TAOS, N.M. (AP) — Authorities on Friday again searched by air and ground in a rugged New Mexico mountain range for a former White House chef reported missing on a solo hike.
New Mexico State Police said they still have no leads yet on Walter Scheib, the White House chef for 11 years under Presidents Bill Clinton and George W. Bush.
Scheib, 61, recently moved from Florida to New Mexico and reportedly went for a hike last Saturday in the mountains near the Taos Ski Valley.
His girlfriend reported him missing, and police found his car Tuesday parked at the Yerba Canyon trailhead.
Authorities were using search-and-rescue dogs and helicopters to view areas too rough and remote to reach on foot. The U.S. Air Force and the New Mexico National Guard were assisting in the search.
"We will continue searching until all resources are leads are exhausted," said Sgt. Elizabeth Armijo, a New Mexico State Police spokeswoman.
Scheib, who graduated from New York's Culinary Institute of America in 1979 and later worked at grand hotels in Florida and West Virginia, became White House executive chef in April 1994 when First Lady Hillary Clinton hired him.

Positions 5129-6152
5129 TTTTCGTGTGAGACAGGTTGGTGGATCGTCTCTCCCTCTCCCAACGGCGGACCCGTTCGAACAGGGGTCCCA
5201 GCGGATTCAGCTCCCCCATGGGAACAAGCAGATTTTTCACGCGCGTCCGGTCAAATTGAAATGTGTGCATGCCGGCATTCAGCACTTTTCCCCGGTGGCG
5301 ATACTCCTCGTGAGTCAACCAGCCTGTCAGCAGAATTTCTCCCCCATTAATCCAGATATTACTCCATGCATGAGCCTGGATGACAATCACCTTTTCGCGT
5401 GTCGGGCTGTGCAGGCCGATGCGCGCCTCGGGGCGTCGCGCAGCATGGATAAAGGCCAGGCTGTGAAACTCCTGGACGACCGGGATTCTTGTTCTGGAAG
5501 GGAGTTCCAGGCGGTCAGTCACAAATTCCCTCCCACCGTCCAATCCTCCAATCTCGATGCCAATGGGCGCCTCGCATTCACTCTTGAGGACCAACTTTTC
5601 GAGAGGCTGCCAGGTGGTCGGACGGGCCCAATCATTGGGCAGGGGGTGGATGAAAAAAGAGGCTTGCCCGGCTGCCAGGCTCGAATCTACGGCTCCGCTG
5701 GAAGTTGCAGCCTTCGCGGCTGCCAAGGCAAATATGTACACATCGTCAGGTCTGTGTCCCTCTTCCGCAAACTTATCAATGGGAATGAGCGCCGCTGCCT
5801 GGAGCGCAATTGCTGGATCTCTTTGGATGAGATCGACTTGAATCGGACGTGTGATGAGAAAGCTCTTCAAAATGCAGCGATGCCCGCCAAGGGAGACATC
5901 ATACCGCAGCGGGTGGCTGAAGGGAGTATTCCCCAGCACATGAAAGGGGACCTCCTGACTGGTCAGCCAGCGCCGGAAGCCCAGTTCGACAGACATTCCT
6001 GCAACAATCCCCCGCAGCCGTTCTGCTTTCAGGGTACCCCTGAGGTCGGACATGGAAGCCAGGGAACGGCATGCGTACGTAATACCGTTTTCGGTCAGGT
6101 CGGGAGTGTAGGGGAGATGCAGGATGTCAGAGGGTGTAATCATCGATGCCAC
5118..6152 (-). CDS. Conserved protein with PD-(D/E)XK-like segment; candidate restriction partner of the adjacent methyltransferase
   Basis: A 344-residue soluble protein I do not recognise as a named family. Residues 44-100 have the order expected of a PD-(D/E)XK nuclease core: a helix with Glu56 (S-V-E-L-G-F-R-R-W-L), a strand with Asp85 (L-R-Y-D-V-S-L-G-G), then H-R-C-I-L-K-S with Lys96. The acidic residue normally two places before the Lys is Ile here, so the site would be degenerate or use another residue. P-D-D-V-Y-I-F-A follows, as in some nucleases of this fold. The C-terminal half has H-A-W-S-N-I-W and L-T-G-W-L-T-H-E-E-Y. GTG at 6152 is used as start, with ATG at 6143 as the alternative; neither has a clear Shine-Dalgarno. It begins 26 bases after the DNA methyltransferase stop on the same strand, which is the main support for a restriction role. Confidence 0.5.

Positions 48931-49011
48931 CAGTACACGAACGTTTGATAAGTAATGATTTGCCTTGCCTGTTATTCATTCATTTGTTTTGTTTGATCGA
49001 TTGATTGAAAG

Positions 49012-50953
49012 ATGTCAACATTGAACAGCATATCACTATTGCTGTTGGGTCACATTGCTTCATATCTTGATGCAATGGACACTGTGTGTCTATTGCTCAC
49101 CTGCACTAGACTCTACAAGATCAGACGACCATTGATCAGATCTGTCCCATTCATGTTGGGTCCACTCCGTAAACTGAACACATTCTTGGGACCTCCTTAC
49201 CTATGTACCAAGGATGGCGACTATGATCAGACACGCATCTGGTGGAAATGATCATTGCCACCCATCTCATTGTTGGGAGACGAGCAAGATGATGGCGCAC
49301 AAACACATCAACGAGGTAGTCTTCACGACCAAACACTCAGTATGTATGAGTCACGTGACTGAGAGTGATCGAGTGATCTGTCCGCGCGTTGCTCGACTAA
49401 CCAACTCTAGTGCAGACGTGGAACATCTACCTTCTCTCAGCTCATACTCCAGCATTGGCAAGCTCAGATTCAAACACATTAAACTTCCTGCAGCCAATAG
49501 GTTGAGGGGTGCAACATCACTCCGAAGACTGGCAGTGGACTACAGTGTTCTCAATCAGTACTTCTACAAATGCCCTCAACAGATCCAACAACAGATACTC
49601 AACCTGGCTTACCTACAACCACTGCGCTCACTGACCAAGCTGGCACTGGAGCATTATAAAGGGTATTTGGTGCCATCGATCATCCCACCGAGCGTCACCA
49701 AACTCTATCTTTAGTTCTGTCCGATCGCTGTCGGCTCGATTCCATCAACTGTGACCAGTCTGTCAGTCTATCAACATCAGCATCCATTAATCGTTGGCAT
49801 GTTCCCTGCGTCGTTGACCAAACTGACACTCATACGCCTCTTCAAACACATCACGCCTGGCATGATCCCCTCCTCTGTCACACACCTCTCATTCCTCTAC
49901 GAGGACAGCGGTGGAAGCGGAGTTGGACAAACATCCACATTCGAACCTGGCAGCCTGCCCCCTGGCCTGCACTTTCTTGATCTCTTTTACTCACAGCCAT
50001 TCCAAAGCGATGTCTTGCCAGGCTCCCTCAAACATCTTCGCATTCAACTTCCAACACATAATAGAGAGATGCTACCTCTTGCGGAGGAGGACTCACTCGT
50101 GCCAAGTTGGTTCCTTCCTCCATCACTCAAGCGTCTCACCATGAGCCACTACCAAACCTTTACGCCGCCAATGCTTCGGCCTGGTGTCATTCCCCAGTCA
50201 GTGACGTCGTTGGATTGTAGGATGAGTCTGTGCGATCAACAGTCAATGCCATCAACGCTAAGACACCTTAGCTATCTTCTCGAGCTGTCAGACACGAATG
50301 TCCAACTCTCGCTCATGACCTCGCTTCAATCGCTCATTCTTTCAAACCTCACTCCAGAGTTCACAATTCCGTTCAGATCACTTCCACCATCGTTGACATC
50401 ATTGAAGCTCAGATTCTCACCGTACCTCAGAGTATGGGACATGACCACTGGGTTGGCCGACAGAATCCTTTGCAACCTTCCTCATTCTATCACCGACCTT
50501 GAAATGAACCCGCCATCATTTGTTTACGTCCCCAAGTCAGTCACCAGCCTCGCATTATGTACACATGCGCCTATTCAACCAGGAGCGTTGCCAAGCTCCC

He was in charge of a full-time staff of five and oversaw a part-time staff of 20.
Scheib was known for his creation of a distinctly American cuisine for the White House and was responsible for preparing everything from First Family meals to formal State Dinners.
His creations were served to many world leaders including Tony Blair, Jacques Chirac, Vicente Fox, Nelson Mandela and Boris Yeltsin.
Scheib left the White House in 2005 when Laura Bush let him go.
He became a food consultant and speaker and appeared on the Food Network's "Iron Chef" show in 2006.
Scheib also wrote a book about his experiences entitled "White House Chef: Eleven Years, Two Presidents, One Kitchen." It was published in 2007.
He also has been actively involved in Atlanta's City of Refuge, which provides services to homeless and abused residents.